Coinciding with my internship, I was joined by two software development interns, who reached out to me a few times for help with the design of their project. As time progressed, I increasingly became part of their project, where the development process wasn’t too unlike what I had experienced with the Prolike website. On my part that meant, everytime they wanted to implement something into their project, I had to design it, convince them of it, and then code it. Eat. Sleep. Repeat. And I loved it!


Meanwhile, the boss of the business darted around, finding us more and more customers to get involved with. And I have to say, some of the projects he found, sounded amazing! A lot of the work I’d do for all of these clients would mainly be visually of course. But particularly the latest one he found sounded awesome. It was basically a project that would allow everyone at Prolike to contribute with their skill sets, making it a real company project!


At this point, it was safe to say that we all had our hands full. I had landed myself an intership at a place where no one and nothing stood still. This was it. This was what I had signed up for, when I first chose this road of education. The real deal baby!

Slowly winding down

I was relishing my surroundings every single day. To me, I had been assigned the perfect role of being the front-end fireman who came to the rescue when someone had a CSS fire to put out, or when someone needed a mockup for their projects. This was everything I had hoped for - and more - when starting out at Prolike.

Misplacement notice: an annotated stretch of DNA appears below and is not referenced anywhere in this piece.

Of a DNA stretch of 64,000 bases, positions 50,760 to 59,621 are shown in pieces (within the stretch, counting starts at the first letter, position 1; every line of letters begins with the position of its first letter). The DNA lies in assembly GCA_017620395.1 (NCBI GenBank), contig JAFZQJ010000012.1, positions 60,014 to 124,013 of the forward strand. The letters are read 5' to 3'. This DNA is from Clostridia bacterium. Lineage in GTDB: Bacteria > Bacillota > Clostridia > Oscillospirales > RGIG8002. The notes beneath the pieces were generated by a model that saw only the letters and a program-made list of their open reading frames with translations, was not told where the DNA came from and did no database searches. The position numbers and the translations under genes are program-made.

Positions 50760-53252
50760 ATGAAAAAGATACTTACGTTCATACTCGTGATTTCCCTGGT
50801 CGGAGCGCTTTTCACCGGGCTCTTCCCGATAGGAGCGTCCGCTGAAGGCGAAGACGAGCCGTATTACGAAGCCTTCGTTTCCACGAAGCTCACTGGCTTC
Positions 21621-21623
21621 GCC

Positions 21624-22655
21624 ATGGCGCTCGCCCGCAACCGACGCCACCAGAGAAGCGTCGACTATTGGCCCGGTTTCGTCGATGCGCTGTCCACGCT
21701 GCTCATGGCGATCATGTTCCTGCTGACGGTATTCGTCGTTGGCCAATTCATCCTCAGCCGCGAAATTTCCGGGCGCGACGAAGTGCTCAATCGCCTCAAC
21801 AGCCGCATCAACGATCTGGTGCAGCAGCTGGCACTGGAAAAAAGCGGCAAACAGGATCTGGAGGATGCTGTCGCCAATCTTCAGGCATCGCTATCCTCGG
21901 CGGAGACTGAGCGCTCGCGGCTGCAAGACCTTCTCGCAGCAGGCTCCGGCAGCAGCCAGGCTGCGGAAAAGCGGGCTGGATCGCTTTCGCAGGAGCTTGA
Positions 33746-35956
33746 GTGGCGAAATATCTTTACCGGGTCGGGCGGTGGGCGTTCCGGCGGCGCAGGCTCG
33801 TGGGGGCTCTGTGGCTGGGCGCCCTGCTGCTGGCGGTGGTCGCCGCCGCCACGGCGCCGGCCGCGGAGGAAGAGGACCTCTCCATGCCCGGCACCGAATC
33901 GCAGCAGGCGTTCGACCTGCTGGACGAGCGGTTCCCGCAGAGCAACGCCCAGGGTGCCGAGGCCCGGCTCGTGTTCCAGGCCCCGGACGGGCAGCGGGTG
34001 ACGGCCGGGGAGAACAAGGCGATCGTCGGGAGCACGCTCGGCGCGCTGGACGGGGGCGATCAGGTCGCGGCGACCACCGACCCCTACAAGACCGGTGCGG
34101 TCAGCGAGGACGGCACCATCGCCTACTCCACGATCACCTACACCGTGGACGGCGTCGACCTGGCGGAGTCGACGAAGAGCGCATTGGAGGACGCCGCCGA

As I was having my most fun, school reminded me, it was all an illusion. I was time to come home. Home to assignments, homework and early mornings. The duration of my internship was only so long, and it was time for me to focus on a pesky little intern exam.


Luckily for me, I was offered a chance to write my final assignment, by continuing my work at the company. Before ending my internship, we had already planned ahead for the future, and started to look into possible customers I could intertwine into my final assignment, before becoming a graduate multimedia designer.

What was all the fuss about?

I’m not quite sure about everything that happened, but I can tell you that over the course of my internship, I learned so much, evolved a lot as a developer, and was affirmed that my choice of education indeed was the right one for me!


I was lucky enough to be awarded with a student job afterwards, and the effort I put into my intern examn landed me with a big fat B+! Without going totally overboard, I must admit, that this whole internship thing has genuinely blown away all expectations I could’ve had from the get go.


But getting back to my initial point. I’ve learned so much during my time here. And to my understanding, I’ve only learned the very basics in order to be able to take part of the companys pipeline. I’ve certainly achieved what I set out to, by helping with creating visual identities. And I’m still certain, that being a fullstack developer that masters everything is impossible.


And that’s also okay. To me, that just means that I want to become as good as a front-end developer that I can, which for now is enough for me to master.